Archive for July 29th, 2009

Problems That Affect the Labrador RetrieverUnfortunately, there are several health problems that affect many Labrador Retrievers. That doesn’t mean every Lab has these problems, but they do have a tendency to show up in the breed. It’s very important that when you choose your new dog, you discuss these health problems with the breeder. Ideally, they have tested all of their breeding animals before breeding. Your veterinarian should also be aware of these disorders, not just so they can be diagnosed, but also so they can keep up on the newest treatments.

Bloat

Bloat, or gastric torsion, is the acute dilation of the stomach, caused when the stomach fills with gas and air and, as a result, swells. This swelling prevents the dog from vomiting or passing gas. Consequently, the pressure builds, cutting off blood from the heart and to other parts of the body. This causes shock or heart failure, either of which can cause death. Bloat can also cause torsion, where the stomach turns on its long axis, again causing death.
The first symptoms of bloat are obvious. The dog will be pacing or panting, showing signs of distress. The dog’s sides will begin to distend. To be successful, treatment should begin at once – there is no time to waste. If the pressure is not immediately relieved, death can follow within an hour. Get your dog to the nearest veterinary emergency clinic.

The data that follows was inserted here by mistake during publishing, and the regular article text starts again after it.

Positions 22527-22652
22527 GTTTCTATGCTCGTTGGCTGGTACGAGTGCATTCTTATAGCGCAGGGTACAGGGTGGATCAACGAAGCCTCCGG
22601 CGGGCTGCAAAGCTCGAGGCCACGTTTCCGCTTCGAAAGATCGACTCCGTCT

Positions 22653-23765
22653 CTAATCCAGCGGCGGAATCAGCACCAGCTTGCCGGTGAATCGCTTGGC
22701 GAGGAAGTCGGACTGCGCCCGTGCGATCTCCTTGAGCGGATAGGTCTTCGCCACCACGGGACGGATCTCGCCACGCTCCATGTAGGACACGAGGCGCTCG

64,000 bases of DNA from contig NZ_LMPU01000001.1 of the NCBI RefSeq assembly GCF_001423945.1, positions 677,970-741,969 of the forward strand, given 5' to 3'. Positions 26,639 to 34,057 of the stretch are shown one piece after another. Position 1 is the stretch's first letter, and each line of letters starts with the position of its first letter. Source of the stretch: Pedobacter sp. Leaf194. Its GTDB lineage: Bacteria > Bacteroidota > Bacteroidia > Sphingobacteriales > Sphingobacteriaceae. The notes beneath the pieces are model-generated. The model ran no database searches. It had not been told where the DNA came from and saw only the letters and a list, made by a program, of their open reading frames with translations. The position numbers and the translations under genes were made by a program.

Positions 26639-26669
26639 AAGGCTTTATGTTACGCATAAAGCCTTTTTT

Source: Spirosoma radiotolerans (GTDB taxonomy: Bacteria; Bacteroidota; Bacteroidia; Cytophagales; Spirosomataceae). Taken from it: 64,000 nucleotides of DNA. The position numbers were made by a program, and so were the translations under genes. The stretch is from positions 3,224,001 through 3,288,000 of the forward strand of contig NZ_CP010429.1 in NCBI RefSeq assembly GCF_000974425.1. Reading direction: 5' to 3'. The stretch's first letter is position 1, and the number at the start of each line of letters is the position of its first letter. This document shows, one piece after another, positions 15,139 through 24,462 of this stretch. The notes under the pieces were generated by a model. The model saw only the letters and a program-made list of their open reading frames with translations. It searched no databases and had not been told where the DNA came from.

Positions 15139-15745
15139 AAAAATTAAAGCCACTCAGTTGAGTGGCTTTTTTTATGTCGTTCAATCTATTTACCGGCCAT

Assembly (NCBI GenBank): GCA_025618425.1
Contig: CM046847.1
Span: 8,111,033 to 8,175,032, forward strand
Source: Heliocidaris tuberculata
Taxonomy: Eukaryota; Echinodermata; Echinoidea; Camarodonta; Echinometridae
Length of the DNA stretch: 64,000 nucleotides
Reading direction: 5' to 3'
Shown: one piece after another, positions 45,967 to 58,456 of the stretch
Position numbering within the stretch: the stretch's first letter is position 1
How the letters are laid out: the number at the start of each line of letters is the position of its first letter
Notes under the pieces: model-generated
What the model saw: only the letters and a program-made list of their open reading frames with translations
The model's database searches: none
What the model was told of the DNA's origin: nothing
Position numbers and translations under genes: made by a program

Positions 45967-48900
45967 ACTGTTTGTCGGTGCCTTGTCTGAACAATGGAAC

To prevent bloat, do not allow your Lab to drink large quantities of water after exercising or after eating. Feed two smaller meals each day instead of one large meal, and limit exercise after eating until a couple of hours have passed. Feed a good-quality food, preferably one that does not expand significantly when wet and does not produce large quantities of gas.
To see how much your dog’s food expands, or to see how much gas the food produces, take a handful of the kibble and drop it in a bowl of warm water. After fifteen minutes, look at the food. Some foods will be wet but will not enlarge. This is good. Other foods will triple their size when wet. This can be dangerous if it happens in your dog’s stomach. Some foods will be producing gas bubbles, almost as if they were carbonated. Again, this can be bad news in your dog’s stomach.

Cancer

Unfortunately some Lab bloodlines seem to be prone to cancer. Cancer in dogs, just as in people, is not one disease but a variety of diseases. Although research is continuing, it is unknown how or why some cells go on a rampage and become cancerous.
When you examine your Lab each day, be aware of any lumps or bumps you might feel, especially as your dog is growing older. Your veterinarian can biopsy any suspicious lump, and if it is cancer, many times it can be removed. Early removal offers the best chance of success. Unfortunately, cancer is often fatal.

Cold Water Tail

It has been reported that after a day or two of heavy hunting, with the obvious excitement resulting in strong tail wagging by the dog, along with repeated exposure to cold water, the muscles at the base of the tail swell. This strange-sounding disorder really isn’t that uncommon, especially in the hunting Lab community. Experts are still looking at the condition to see if the muscles alone are involved or whether the swelling of the muscles presses on nerves.
In any case, when it occurs, the tail hangs limp and the dog appears to be in discomfort. With rest and anti-inflammatory medications, the dog recovers.

Dwarfism

There are two types of dwarfism seen in Labs. The first is associated with retinal dysplasia (see page 86). In this form of dwarfism, the dog may have vision problems or blindness from the retinal dysplasia and have skeletal problems as well.